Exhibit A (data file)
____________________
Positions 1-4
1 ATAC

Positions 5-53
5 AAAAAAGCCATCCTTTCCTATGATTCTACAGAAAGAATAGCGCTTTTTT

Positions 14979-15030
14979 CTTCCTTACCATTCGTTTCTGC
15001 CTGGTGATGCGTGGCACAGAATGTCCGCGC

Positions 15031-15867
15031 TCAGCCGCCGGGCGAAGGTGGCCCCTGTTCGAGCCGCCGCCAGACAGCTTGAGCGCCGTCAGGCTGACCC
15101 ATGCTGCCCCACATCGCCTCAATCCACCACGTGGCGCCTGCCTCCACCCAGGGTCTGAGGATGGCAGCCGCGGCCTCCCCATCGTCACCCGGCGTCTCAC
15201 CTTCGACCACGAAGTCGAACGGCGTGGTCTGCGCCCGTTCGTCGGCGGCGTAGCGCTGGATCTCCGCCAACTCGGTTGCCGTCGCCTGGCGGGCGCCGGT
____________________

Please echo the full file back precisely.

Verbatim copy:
Positions 1-4
1 ATAC

Positions 5-53
5 AAAAAAGCCATCCTTTCCTATGATTCTACAGAAAGAATAGCGCTTTTTT

Positions 14979-15030
14979 CTTCCTTACCATTCGTTTCTGC
15001 CTGGTGATGCGTGGCACAGAATGTCCGCGC

Positions 15031-15867
15031 TCAGCCGCCGGGCGAAGGTGGCCCCTGTTCGAGCCGCCGCCAGACAGCTTGAGCGCCGTCAGGCTGACCC
15101 ATGCTGCCCCACATCGCCTCAATCCACCACGTGGCGCCTGCCTCCACCCAGGGTCTGAGGATGGCAGCCGCGGCCTCCCCATCGTCACCCGGCGTCTCAC
15201 CTTCGACCACGAAGTCGAACGGCGTGGTCTGCGCCCGTTCGTCGGCGGCGTAGCGCTGGATCTCCGCCAACTCGGTTGCCGTCGCCTGGCGGGCGCCGGT